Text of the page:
Golf has a vital role in leading the way to show how to sensibly manage water use in a leisure environment, as opposed to maybe agriculture or domestic use. And golf, like any other sport or recreation, does have an important role to play in society. That's been proven throughout this pandemic period, where golf has been beneficial for mental health and exercise when other forms of exercise have not always been available.
GEO Certified Minthis Golf Club in Cyprus has a 3800m3 irrigation lake for recycled rainwater and greywater.
Higher levels of rainfall have been causing flooding in many areas globally. We've seen it this year, across Europe and in the UK as well. Golf courses could be helpful to manage that and be part of the solution.
With some good planning and strategy, support for golf courses that want to build reservoirs and store water has got to be worth considering. One example might be taking water out of a river catchment that runs through the course to help manage a flood risk downstream. This stored water could be used in peak times to reduce the reliance on other sources such as potable water when demand from housing and agriculture is high.
And the other major benefit is you help to create some wonderful habitats for flora and fauna, which, again, is something that golf courses are uniquely placed to do.
3. Minimizing irrigated turf areas
Managing golfers’ expectations around what a course will look like over the next decade or so is an important thing to consider.
Golfers need to be educated. They're not living in a vacuum, of course - they see the news and understand what climate change is, but they need to understand what it means directly for their particular situation and their golf course. Because for a lot of them, they might think, well, it's happening somewhere else. It's not. It's happening on every golf course. Everywhere in the world, these are challenges that are being addressed.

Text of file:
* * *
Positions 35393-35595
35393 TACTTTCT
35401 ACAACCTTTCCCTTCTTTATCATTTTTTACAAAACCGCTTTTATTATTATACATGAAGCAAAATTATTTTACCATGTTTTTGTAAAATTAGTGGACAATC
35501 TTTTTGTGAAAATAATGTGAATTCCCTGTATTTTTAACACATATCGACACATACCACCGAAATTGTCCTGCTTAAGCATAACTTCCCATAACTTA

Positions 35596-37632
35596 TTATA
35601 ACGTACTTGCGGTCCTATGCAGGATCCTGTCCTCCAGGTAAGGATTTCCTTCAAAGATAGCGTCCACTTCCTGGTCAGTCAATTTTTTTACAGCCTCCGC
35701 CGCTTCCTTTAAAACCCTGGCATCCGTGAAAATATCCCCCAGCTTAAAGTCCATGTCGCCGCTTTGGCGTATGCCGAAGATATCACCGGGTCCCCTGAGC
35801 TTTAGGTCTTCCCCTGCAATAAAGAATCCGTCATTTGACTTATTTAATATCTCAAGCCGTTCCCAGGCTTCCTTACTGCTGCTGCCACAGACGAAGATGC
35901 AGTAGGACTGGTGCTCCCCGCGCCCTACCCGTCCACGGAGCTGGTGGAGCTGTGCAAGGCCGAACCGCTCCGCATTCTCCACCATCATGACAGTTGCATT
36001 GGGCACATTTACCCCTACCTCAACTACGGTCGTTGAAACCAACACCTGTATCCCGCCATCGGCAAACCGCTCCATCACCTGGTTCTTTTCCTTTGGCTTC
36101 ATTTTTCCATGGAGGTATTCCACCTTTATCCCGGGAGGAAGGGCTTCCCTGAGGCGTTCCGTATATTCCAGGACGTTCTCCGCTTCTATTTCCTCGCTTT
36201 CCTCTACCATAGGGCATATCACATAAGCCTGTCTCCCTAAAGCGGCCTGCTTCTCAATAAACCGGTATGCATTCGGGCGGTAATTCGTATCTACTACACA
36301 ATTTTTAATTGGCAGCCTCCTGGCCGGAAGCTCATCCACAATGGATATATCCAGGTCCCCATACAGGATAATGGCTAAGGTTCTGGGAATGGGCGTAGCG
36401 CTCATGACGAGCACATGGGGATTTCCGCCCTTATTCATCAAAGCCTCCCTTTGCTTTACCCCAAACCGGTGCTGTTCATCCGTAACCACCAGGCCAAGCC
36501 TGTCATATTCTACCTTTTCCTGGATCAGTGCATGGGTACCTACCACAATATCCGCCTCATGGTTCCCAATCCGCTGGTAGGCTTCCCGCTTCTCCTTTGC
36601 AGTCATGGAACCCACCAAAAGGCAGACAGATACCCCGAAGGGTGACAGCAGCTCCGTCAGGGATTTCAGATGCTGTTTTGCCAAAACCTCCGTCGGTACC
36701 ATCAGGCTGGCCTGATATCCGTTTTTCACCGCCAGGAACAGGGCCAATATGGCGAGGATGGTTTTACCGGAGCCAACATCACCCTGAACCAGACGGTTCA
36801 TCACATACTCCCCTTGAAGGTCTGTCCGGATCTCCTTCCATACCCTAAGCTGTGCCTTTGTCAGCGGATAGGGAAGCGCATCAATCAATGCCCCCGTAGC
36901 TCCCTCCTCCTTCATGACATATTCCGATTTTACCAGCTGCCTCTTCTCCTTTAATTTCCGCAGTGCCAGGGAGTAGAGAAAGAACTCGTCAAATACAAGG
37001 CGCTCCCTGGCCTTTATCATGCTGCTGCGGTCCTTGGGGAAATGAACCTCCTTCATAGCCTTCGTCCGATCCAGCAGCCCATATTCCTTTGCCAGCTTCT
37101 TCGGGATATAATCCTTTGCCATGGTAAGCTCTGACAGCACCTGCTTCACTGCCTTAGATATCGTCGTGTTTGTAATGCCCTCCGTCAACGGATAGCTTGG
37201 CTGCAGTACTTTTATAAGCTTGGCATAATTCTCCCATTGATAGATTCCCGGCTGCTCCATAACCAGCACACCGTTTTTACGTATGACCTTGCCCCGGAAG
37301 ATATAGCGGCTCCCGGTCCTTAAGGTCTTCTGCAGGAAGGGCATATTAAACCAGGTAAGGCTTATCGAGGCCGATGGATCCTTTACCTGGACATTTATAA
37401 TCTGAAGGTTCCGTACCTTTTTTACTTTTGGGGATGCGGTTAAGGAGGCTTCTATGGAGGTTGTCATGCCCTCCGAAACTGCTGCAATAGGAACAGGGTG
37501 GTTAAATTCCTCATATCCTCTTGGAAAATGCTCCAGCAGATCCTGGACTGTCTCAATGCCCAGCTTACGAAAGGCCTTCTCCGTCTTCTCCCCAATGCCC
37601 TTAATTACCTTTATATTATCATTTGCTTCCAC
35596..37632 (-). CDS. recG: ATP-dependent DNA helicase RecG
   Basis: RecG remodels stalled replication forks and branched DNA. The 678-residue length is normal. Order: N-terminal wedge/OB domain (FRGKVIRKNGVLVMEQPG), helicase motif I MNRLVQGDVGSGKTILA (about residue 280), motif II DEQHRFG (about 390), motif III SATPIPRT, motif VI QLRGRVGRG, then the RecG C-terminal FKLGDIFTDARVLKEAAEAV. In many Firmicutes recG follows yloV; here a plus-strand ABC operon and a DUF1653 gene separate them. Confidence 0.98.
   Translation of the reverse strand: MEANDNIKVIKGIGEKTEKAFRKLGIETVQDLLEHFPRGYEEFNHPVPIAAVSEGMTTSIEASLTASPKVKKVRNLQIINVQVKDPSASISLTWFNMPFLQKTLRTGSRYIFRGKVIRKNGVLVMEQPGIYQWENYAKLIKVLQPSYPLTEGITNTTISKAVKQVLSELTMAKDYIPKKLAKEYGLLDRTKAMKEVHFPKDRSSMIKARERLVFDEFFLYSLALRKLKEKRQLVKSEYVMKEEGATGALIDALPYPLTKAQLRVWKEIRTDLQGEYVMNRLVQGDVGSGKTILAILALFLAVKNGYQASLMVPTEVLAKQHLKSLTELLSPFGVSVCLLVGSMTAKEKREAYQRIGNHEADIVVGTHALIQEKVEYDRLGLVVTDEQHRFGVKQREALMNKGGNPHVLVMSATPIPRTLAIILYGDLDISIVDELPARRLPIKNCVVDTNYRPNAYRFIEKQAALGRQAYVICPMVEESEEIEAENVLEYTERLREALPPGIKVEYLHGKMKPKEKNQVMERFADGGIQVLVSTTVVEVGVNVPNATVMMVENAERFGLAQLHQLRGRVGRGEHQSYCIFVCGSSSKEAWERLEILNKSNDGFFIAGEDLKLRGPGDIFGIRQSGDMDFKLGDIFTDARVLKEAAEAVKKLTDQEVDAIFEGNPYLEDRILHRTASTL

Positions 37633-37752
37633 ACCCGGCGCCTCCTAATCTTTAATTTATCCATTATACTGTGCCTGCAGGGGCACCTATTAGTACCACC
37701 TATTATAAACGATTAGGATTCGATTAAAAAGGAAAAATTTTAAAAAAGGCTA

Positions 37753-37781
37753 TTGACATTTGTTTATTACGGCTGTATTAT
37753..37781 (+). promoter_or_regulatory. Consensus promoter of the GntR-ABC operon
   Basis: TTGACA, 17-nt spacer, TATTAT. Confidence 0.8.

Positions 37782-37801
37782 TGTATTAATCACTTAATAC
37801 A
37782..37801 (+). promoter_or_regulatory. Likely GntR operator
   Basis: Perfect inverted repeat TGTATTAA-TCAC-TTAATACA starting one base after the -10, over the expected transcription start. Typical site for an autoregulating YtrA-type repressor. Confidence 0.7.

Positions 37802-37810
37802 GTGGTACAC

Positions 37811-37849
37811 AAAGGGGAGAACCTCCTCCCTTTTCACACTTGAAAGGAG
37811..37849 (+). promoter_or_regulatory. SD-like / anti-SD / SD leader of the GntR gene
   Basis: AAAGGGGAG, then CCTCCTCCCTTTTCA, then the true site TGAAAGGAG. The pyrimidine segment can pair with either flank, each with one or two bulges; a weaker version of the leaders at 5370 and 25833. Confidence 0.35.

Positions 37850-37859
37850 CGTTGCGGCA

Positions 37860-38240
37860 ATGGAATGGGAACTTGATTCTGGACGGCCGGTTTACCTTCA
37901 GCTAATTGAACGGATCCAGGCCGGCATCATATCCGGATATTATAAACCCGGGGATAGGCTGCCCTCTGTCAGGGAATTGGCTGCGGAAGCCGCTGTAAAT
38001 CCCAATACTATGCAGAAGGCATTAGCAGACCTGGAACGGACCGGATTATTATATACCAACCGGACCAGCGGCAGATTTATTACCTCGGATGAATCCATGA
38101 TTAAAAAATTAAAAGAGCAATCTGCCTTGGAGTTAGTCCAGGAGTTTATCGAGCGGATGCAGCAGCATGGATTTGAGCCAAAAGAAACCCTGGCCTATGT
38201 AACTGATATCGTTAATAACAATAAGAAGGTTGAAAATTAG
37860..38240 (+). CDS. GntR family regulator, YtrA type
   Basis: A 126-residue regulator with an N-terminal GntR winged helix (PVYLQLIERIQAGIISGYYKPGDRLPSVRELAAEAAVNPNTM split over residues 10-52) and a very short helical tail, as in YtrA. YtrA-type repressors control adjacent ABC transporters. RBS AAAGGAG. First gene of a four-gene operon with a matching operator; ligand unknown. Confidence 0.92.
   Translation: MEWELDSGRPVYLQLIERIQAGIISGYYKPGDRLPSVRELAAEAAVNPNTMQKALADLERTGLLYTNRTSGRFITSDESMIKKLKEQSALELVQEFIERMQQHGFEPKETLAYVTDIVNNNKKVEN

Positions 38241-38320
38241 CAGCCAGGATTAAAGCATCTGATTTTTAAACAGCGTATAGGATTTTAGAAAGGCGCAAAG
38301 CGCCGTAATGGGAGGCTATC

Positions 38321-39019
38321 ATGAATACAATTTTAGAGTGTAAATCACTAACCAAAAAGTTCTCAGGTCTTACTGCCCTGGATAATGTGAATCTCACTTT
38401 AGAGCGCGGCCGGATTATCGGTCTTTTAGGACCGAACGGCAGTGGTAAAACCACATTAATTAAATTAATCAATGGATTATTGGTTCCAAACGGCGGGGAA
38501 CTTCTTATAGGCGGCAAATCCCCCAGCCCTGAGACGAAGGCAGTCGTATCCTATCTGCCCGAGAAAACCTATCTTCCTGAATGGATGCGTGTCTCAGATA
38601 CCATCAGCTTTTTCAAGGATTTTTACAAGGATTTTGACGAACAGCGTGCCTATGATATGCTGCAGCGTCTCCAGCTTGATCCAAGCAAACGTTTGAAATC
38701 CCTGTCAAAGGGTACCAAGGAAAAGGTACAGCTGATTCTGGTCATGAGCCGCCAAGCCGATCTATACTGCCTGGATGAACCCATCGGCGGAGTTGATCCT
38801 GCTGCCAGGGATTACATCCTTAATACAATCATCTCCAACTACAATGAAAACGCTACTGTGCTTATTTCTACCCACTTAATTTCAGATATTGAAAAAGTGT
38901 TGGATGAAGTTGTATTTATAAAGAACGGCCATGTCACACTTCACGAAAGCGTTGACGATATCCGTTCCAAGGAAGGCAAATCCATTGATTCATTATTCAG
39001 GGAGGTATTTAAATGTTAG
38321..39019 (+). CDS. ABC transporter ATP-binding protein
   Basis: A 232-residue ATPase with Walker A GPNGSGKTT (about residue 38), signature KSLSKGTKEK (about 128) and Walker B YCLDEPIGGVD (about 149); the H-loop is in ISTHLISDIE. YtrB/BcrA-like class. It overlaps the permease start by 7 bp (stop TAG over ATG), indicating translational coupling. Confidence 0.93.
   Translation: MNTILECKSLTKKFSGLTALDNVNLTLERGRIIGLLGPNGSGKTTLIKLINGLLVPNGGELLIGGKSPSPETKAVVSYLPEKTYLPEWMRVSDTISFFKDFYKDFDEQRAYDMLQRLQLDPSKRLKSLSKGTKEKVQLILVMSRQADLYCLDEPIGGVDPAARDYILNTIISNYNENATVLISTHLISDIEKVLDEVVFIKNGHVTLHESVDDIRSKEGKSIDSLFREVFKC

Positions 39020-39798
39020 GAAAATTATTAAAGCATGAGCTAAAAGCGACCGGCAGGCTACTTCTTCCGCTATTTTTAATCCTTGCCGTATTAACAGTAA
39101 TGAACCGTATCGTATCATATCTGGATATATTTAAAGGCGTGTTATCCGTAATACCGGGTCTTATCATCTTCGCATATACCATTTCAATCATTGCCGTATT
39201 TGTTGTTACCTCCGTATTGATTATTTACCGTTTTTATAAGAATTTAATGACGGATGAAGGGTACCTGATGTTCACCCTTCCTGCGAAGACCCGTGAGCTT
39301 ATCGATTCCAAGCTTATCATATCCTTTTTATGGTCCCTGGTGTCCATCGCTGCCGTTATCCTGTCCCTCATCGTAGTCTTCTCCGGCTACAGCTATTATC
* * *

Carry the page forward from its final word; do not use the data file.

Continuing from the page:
An obvious thing seen over the last decade is a reduction in the amount of irrigated turf, for instance, and the increase in the amount of either unmanaged or less managed areas of a golf course. That is because water is an issue, but equally, the cost of maintaining larger areas of golf courses is becoming prohibitive for some operations in terms of manpower, machinery time and other inputs. Managing all of that, and understanding why the golf course might have to make some difficult decisions, or maybe change the way the course is prepared, is where we need to bring golfers into the conversation.
GEO Certified Aphrodite Hills in Cyprus saves water by only targeting certain areas for irrigation.
When it comes to the golf course, sustainability is not just about environmental sustainability - that's a crucial part, and it's more important now than probably has ever been, which is excellent. However, there are at least two other parts of that puzzle. It is like a three-legged stool: you've got that environmental piece, but then you've got golfers’ expectations. Is this a course that people want to come and play? Because if it isn't, then it's not a business, it's not going to survive, and therefore all the other environmental benefits that it brings will disappear.
And then the other one is the financial viability of the golf course itself and the operation. So have clubs got the resources to invest in changes to make it more environmentally sustainable? Have they got the resources to keep the golf course prepared to a standard that the players wish to come and play?
While golf is already making great strides in building water resilience into its practices, there is still so much more to be done.
You can read parts two and three in the series below:
To see several proven examples of water-saving in action, search the sustainable golf highlights gallery now.
And please join the conversation on Twitter about World Water Week and this series of articles featuring Andy’s thoughts.